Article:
Students assemble clean birth kits and find other ways to serve
By Kate Hunger
Three hundred mothers and their newborns in Nigeria will experience safer births using the clean birth kits physician assistant studies students created in December.
The Class of 2021 partnered with the nonprofit Global Health Charities to reduce infant and maternal mortality internationally. The effort was spearheaded by Evan Bridges and McKenzie Humphrey, global service coordinator and service coordinator for the Class of 2021, respectively.
“I want our class to have an impact that reaches further than San Antonio and the United States,” Bridges said, adding that before beginning the project, “I didn’t realize how much of an impact just having something clean to cut the umbilical cord was.”
Students raised $1,200 selling Valentine cake pops in February 2020 and used the money to buy supplies for the kits. Although the pandemic put their plans on hold for a while, about 30 students from the Classes of 2021 and 2022 assembled 300 kits on Dec. 5, taking turns during three socially distanced shifts.
Bridges’ father, Earl Bridges, is on the board of Global Health Charities and attended and helped run the assembly event.
Each kit contains a plastic sheet to ensure a clean birthing surface, a bar of soap, two pairs of gloves, four squares of gauze, antiseptic wipes, a clean razor with a cardboard cover that can be used to cut the umbilical cord, a clamp, a baby hat, a receiving blanket, and instructions. The kits have been shown to dramatically reduce infant and maternal mortality, Bridges said.
“The kits prevent sepsis and save not only the baby but also the mother delivering the child,” Humphrey said. “We would absolutely love to be there and help deliver a baby and provide everything we can in person, but that is not always available for rural communities. Even if a health care provider can’t be there, it’s like we are still thinking about them and still providing everything they need.”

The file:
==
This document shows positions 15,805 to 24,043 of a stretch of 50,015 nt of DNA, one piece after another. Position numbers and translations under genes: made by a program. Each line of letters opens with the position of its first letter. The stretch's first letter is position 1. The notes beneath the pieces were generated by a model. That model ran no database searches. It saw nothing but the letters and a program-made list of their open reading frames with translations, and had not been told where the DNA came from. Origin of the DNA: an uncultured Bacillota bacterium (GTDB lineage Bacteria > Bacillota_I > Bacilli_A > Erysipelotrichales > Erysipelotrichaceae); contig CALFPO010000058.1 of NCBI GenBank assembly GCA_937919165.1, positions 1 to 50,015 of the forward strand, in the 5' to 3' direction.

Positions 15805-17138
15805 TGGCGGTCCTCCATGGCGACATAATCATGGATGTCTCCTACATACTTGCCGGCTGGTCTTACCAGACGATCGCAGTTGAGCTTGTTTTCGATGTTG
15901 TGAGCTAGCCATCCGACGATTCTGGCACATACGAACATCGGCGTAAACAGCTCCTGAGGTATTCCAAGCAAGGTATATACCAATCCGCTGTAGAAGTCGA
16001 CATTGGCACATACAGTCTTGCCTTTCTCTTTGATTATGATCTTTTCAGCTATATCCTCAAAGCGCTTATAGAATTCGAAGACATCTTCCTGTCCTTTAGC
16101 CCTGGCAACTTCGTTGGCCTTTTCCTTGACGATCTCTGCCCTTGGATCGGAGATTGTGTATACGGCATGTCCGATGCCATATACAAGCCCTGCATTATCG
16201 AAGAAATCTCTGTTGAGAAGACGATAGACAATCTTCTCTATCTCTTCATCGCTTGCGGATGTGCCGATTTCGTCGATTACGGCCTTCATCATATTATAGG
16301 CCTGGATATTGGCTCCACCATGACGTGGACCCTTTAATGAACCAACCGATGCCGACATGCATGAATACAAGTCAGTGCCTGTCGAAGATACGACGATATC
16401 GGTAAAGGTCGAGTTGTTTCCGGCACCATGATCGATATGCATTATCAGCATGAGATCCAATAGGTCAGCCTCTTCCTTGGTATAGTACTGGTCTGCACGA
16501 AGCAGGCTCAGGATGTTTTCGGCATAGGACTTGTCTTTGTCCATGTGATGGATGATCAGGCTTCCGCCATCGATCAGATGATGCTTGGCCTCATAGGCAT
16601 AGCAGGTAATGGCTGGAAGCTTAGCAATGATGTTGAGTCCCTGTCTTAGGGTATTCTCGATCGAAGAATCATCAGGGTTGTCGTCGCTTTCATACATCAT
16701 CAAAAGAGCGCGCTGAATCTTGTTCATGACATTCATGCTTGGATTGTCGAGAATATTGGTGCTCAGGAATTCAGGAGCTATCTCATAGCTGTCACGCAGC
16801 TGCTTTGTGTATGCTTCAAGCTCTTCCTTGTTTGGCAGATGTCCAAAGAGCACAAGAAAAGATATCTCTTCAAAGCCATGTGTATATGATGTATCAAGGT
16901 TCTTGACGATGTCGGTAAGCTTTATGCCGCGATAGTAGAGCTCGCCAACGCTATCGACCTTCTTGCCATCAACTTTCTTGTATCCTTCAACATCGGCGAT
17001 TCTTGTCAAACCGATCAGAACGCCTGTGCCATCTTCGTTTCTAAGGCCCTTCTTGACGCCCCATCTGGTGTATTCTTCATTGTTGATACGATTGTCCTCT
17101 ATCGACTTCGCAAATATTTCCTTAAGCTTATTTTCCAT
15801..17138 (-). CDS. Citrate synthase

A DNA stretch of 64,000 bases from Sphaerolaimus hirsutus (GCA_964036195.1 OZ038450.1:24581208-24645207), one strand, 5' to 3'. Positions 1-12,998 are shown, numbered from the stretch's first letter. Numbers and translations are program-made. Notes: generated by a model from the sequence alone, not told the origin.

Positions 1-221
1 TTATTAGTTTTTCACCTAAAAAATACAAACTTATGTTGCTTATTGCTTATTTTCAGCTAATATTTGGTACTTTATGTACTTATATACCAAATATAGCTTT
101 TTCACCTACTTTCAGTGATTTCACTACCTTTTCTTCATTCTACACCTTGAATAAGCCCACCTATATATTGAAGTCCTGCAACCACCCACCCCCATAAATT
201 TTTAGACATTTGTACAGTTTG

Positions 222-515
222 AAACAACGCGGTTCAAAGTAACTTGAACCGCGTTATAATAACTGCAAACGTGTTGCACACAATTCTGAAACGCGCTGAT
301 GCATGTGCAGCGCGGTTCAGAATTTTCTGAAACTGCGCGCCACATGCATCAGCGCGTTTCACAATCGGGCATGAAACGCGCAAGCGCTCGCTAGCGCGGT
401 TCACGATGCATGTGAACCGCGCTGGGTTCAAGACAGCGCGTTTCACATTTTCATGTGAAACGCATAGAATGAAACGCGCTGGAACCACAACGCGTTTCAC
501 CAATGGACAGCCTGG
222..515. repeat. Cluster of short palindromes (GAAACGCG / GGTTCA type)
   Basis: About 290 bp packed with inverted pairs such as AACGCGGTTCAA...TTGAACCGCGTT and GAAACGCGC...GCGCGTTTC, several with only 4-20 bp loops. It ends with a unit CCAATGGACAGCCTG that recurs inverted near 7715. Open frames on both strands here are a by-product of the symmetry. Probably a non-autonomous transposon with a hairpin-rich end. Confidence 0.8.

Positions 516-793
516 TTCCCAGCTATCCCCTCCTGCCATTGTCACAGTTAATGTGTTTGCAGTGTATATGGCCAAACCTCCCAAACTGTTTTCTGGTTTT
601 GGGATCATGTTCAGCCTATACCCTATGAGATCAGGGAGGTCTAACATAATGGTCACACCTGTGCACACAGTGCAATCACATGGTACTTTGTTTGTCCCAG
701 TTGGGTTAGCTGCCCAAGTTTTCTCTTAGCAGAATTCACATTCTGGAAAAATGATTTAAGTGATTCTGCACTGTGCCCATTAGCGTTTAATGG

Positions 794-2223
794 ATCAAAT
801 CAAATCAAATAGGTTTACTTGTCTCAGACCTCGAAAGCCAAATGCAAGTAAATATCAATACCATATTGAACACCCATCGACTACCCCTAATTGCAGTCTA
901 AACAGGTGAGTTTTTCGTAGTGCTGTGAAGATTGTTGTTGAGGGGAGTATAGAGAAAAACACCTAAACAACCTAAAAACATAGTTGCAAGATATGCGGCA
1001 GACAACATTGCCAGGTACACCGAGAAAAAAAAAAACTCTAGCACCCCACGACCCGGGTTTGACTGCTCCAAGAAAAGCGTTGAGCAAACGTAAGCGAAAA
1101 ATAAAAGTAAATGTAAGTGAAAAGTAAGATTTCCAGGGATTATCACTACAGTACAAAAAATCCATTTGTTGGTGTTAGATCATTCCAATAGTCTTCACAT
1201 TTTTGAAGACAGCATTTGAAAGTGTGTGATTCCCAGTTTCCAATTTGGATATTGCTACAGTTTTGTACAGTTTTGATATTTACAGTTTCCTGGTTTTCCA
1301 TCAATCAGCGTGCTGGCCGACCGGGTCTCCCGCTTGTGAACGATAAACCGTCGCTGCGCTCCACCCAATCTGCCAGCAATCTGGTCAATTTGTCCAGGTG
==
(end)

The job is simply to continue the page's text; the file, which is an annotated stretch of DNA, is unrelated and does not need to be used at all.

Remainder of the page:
Humphrey said she has seen a rise in student interest in community service since the pandemic began.
“I definitely see the eagerness to serve has increased,” she said. “Everyone is suffering during this time and everyone is in need.”
Students in other School of Health Professions programs have found ways to serve the community, as well. Taking walks through parks strewn with litter inspired second-year respiratory care student Marie Matthews to take action. She started a nonprofit and organized group of classmates and members of the public to pick up trash at area parks, events that typically yield eight or more bags of trash.
“My motivation was really seeing everybody come together and really try to tackle a problem that not many people think of,” she said.
First-year occupational therapy students volunteered to set up the Big Brothers Big Sisters of South Texas holiday store that lets children shop for and wrap gifts, collected toys for Any Baby Can, harvested carrots at the San Antonio Food Bank’s urban farm, and pledged to regularly clean up a 1.2-mile stretch of road the class adopted, said occupational therapy student Crystal Salinas.